There are pockets of opportunity in Chinese equity markets despite an increasingly difficult investment environment, says Timothy Moe of Goldman Sachs.
“There are certainly a multitude of challenges facing China right now – but we would rather vigorously reject the general statement that China is ‘non-investable’,” Moe, chief Asia-Pacific equities strategist and co- head of macro research Asia at the investment banking giant, told CNBC’s “Squawk Box Asia” on Friday.
“It’s just too global and really lacks a lot of the specificity needed to invest in China,” he said.
That narrative does not necessarily extend to the entire Chinese stock market, Moe said, adding that politics has in some cases served as a tailwind for certain sectors.
He cited the example of “hard technology fields” such as semiconductors, in which Beijing has made it clear that it wants to become self-sufficient.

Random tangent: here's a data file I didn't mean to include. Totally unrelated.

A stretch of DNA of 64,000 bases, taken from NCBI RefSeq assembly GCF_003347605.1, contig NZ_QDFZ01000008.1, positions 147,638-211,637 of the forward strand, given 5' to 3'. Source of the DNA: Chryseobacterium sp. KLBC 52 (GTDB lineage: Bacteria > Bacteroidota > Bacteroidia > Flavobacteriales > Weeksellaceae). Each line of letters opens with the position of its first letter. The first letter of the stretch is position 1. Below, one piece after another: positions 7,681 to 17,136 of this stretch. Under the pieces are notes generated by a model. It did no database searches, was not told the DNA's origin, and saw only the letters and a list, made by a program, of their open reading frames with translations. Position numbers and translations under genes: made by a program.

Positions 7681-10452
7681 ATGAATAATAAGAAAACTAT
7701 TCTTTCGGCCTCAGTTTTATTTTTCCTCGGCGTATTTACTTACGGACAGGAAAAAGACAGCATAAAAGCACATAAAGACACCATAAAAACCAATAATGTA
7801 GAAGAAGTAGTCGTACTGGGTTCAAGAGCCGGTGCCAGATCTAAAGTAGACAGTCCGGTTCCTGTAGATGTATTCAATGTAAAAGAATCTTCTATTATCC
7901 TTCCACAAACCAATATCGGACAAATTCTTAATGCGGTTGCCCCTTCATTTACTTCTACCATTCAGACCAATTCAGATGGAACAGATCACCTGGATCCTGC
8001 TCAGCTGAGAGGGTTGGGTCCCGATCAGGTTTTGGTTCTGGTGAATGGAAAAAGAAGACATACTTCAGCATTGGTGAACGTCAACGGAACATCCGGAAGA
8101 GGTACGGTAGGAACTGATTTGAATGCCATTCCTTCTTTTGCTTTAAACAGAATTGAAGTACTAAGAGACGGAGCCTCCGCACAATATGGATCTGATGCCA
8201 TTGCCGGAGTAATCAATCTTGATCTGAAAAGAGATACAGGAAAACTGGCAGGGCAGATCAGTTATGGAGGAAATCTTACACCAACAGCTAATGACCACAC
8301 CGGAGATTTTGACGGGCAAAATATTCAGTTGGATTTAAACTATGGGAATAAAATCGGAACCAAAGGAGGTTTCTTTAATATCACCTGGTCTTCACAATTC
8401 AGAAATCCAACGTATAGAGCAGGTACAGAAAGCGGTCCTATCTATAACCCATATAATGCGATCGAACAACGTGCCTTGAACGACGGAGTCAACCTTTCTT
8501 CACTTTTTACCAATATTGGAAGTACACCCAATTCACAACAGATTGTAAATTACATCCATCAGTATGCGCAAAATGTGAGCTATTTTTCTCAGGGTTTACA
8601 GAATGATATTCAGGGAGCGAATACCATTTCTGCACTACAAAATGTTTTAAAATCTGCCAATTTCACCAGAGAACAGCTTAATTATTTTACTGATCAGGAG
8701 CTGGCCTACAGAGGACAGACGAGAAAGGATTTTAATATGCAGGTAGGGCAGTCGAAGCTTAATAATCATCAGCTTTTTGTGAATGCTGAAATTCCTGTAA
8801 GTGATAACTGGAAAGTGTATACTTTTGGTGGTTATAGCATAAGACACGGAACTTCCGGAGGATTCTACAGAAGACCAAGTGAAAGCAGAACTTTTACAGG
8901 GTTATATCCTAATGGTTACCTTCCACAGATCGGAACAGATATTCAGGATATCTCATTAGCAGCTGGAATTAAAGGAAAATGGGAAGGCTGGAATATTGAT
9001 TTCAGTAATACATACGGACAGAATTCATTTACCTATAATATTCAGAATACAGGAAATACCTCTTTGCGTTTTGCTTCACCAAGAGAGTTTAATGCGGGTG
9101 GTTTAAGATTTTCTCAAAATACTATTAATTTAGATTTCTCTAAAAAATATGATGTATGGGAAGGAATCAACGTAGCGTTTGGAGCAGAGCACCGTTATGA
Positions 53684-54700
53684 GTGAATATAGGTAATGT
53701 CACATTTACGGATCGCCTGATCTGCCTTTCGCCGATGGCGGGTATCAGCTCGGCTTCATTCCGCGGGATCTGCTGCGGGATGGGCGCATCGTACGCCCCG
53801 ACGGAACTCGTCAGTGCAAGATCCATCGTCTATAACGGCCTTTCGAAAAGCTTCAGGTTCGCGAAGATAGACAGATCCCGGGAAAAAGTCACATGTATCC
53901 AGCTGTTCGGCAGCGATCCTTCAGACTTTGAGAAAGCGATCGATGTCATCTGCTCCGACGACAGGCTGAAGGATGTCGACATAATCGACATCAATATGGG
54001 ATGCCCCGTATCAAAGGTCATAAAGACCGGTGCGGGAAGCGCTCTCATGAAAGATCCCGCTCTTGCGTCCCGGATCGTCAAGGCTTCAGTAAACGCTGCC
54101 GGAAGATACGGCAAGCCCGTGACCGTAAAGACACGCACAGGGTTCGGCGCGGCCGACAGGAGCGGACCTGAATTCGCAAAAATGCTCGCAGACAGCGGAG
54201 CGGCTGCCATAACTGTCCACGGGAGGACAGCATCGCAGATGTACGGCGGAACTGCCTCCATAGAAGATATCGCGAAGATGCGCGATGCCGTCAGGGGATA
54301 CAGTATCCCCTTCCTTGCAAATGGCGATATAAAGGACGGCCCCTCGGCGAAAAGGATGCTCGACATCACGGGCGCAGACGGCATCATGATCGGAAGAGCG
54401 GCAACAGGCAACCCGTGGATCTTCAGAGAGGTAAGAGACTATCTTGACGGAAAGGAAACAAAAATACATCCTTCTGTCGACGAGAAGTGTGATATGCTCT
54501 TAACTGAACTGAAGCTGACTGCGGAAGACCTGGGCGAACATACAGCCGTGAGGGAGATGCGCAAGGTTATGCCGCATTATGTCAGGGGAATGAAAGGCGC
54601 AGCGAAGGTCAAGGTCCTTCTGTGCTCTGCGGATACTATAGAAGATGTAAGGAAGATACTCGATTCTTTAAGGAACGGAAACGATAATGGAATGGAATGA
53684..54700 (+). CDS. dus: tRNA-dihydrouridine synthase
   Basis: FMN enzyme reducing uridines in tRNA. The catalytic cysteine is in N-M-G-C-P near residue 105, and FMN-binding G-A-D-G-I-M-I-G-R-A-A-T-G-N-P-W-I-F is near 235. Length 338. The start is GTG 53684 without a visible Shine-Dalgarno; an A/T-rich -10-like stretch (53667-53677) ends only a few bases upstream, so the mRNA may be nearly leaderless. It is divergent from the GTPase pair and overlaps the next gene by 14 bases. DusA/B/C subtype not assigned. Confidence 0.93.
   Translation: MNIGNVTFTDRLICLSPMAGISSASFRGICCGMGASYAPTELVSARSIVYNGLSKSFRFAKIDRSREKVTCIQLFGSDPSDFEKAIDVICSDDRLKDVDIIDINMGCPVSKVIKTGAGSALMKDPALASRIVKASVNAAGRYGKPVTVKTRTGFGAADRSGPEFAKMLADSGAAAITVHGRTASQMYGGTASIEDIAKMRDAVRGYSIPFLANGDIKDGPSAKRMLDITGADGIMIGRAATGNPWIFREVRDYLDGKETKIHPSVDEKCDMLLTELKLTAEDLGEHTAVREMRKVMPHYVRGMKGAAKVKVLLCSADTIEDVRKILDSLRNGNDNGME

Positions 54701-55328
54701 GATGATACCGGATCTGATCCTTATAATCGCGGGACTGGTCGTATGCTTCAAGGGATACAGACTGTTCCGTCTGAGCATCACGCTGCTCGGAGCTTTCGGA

In March, China’s largest and largest chipmaker, Semiconductor Manufacturing International Corporation, announced the construction of a $ 2.35 billion plant in Shenzhen, a major technology hub in the country.
Other sectors that have benefited from the policy include the new energy space which has been ‘married’ in Beijing’s 14th Five-Year Plan, Moe said. Last year, Chinese President Xi Jinping announced plans for the country’s carbon emissions to start declining by 2030, with the goal of achieving carbon neutrality by 2060.
“If you look at these parts of the market, they have performed very well this year,” Moe said, while acknowledging that the investment environment in China has “become more difficult”.
Concerns over Beijing’s ongoing regulatory crackdown weighed heavily on Chinese stocks this year.
The CSI 300 index, which tracks the largest listed stocks on the continent, was down nearly 5% at Friday’s close. By comparison, other major regional indices such as Japan’s Nikkei 225 jumped about 5% over the same period.
On Wall Street, the Dow Jones Industrial Average and S&P 500 also hit record highs in recent days thanks to strong corporate earnings.
– CNBC’s Yen Nee Lee contributed to this report.